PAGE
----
How to Refinish Tile in Your Kitchen or Bathroom Like a Pro

published Jul 28, 2020
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Credit: Lana Kenney

Tile can make or break the look of a kitchen or bathroom. Clean, <a rel="noreferrer noopener" href="classic-looking%20tile%20creates%20a%20sophisticated%20backdrop%20for%20space,%20but%20the%20dated%20stuff%20(think:%20intricate%20floral%20patterns,%20or%20dingy%20'80s%20beige)%20can%20quickly%20drag%20down%20any%20other%20updates.%20Totally%20replacing%20the%20tile%20can%20be%20expensive,%20time-consuming,%20and%20complicated%E2%80%94but%20the%20good%20news%20is%20that%20there%20are%20other%20options.%20If%20you%E2%80%99re%20looking%20for%20a%20relatively%20quick,%20easy,%20and%20inexpensive%20way%20to%20upgrade%20your%20tile,%20reglazing%20might%20be%20the%20perfect%20weekend%20project%20for%20you.%20You%E2%80%99ll%20want%20to%20make%20sure%20that%20your%20<a%20href=" https: target="_blank">tile and grout are clean and in good shape, with no missing areas or cracks, before starting the project. Then, pick up a tile reglazing kit from your local hardware store and arm yourself with a pair of goggles, proper ventilation, and a bit of elbow grease. Read on for step-by-step instructions, plus helpful tips from experts.

1. First, figure out logistics

“Have in mind that this project takes around two days,” says Eva Bowker, a home improvement coordinator at Fantastic Handyman. This means that you need to make sure that you have other facilities that can be used while the tile is being prepared, glazed, and dried.

2. Assemble your supplies

For this project, you’ll need:

3. Do a thorough cleaning

Make sure that your tiles—and grout—are ready to receive a new coating and have been cleaned of any dirt, dust, debris, mold, soap residue, or hard water deposits. Bowker says that you can use anything from a baking soda paste to muriatic acid to bleach or a powder soap, but your reglazing kit may also come with some cleaning materials or degreasers that will do the job.

4. Sand, rinse, and dry

Your next step will be to sand down the tile. “Use sandpaper with 400 to 600 grit and the type used in both dried and wet conditions, moving the sandpaper in a small circular direction to remove the bumps,” says Adi Donna, founder of Cozy Down Home. This will both remove any remaining dirt and also gives the epoxy paint—the specific type of paint used for this reglazing work—a grippable surface to adhere to. After you sand, you should clean the tile with water and let it dry completely.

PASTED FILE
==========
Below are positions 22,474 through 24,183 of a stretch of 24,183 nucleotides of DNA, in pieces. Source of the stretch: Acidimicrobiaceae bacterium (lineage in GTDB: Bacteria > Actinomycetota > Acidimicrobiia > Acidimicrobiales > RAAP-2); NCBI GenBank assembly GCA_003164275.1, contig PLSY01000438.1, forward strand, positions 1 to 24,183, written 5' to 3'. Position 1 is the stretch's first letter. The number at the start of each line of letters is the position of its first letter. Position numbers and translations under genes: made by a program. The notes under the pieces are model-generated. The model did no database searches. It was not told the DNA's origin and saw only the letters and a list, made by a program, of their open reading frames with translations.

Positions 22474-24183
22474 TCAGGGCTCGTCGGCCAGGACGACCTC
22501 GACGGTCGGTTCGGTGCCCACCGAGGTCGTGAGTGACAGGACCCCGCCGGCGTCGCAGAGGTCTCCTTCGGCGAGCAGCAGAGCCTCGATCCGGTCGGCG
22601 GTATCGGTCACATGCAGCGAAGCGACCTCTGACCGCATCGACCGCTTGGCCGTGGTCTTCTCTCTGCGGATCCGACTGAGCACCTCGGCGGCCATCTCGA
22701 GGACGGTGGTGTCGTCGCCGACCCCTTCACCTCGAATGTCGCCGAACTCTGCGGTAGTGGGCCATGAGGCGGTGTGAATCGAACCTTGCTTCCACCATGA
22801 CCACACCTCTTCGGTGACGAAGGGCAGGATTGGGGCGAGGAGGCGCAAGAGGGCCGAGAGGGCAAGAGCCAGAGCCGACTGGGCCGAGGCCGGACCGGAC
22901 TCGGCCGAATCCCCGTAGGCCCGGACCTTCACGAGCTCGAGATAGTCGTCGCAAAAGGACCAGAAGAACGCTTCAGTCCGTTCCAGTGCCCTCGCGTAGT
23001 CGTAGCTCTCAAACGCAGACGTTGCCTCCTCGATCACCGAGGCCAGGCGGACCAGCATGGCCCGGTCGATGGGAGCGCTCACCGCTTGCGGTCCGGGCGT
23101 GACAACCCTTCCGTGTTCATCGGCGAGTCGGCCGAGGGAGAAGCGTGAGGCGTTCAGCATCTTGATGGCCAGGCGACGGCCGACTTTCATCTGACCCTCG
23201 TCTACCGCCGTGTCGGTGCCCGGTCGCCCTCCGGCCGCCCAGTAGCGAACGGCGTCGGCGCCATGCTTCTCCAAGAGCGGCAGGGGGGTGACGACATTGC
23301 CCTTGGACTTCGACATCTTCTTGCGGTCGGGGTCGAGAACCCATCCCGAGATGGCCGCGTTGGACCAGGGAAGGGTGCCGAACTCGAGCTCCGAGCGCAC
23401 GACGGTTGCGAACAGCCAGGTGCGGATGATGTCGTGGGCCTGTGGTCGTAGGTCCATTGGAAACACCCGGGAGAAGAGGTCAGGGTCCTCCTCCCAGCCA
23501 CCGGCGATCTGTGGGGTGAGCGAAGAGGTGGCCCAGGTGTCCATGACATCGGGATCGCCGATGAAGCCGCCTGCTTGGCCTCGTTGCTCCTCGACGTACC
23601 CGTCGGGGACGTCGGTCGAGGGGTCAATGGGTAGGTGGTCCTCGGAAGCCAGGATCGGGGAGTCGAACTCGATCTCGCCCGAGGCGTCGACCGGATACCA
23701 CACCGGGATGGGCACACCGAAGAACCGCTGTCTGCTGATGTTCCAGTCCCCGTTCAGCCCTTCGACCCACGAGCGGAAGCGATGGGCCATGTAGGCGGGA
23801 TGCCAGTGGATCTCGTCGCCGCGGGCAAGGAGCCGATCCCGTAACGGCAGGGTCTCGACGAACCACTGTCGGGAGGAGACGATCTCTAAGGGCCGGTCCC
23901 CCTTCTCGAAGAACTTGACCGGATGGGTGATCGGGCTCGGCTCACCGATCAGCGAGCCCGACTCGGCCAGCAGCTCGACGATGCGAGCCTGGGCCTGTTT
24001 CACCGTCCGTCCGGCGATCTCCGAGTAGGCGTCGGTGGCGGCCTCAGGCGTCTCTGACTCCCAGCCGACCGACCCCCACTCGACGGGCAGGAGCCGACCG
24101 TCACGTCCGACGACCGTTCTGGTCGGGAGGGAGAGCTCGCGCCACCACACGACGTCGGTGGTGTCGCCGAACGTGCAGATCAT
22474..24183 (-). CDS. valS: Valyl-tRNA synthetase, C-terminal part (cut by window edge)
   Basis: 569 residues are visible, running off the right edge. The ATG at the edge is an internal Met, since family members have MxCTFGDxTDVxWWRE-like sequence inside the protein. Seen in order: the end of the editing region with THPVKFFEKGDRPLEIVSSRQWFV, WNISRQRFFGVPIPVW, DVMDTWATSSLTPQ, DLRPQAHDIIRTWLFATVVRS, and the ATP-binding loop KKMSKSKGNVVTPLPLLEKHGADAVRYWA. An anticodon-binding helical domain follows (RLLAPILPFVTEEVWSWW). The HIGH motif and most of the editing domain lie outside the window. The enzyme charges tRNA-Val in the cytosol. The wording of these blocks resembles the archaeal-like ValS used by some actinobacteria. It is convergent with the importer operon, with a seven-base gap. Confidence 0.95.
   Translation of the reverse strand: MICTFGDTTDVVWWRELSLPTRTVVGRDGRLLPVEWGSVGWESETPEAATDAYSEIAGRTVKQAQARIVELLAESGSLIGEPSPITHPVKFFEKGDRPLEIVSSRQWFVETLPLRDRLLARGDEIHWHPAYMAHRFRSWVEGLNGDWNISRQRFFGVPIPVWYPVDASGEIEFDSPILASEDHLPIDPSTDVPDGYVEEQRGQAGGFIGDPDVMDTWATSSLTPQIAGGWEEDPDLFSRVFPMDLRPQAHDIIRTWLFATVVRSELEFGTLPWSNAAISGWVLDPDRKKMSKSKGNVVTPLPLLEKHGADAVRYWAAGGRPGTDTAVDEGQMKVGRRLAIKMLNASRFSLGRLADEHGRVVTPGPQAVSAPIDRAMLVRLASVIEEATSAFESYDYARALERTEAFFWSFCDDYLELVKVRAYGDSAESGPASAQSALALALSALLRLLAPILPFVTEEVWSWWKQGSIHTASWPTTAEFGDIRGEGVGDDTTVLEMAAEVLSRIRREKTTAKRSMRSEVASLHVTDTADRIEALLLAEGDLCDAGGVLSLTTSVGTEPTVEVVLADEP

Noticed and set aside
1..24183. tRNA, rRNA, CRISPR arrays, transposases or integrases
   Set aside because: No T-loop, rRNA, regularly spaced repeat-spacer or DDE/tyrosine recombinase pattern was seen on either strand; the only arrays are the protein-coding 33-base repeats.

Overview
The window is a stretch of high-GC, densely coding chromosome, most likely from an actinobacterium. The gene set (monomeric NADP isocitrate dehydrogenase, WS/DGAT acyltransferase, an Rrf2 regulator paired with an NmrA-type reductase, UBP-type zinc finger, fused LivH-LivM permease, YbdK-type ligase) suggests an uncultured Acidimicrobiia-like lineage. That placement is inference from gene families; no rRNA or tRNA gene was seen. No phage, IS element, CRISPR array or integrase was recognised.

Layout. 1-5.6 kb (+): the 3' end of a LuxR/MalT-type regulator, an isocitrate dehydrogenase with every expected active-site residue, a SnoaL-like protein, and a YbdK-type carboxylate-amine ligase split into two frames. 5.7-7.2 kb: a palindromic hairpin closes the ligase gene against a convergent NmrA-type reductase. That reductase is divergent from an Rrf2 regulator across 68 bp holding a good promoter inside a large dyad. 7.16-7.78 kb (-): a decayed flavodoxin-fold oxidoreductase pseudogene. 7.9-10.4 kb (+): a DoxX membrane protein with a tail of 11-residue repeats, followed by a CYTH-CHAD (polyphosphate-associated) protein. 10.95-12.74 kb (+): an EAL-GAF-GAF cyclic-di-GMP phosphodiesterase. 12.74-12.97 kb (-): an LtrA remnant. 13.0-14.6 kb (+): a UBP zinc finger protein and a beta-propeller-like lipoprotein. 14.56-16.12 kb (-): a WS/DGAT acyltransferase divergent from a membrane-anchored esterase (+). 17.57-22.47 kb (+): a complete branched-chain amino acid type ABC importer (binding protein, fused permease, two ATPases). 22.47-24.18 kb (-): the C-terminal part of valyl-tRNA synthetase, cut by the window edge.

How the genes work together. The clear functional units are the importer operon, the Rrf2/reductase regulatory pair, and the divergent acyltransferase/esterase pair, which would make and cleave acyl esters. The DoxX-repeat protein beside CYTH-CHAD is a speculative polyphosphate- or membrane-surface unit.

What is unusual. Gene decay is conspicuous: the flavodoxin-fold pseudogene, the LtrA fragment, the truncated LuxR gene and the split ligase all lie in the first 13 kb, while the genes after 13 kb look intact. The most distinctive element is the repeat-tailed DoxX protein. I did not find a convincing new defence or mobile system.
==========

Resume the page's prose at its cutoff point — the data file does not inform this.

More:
5. Tape and protect

Protect both the surrounding surfaces and yourself. “To protect the sides of the walls connecting with tiles, cover it with painter’s tape and keep it on until you finish working,” says Donna. Make sure you put on a respiratory mask, rubber gloves, and goggles so that you don’t come into contact with toxic material.

6. Follow the directions specific to your reglazing kit

Now you’re ready for the actual application of the glaze, or epoxy coating. Make sure you read the directions on the kit or coating that you’ve purchased, because the exact steps will vary. Some are one-part systems, while others are two-part systems that require combining an activator and a base, or a primer and an acrylic-urethane resin. You might also find that the coating can be applied as a spray, while others can be applied like regular paint with a roller or paintbrush. Pay special attention to the corners, says Bowker, which can sometimes get overlooked. This is especially important with a first coat or primer, which ensure any subsequent coats will adhere evenly.

7. Cure and reapply

Because different products dry, or cure, at different rates, this is another instance where you’ll want to make sure you follow the directions that are specific to your purchase. If you’re reglazing a light color over a dark color, you might need to apply multiple coats, and some manufacturers have specific instructions about the timing between coats. But regardless of the number of coats, you will need to wait at least two to three days before using the bathroom or kitchen again, and, says Donna—and even longer (up to a week!) if you’re reglazing the floor. But the wait is worth it! Allowing the tile’s paint to fully harden will ensure smooth, even results that look professionally done.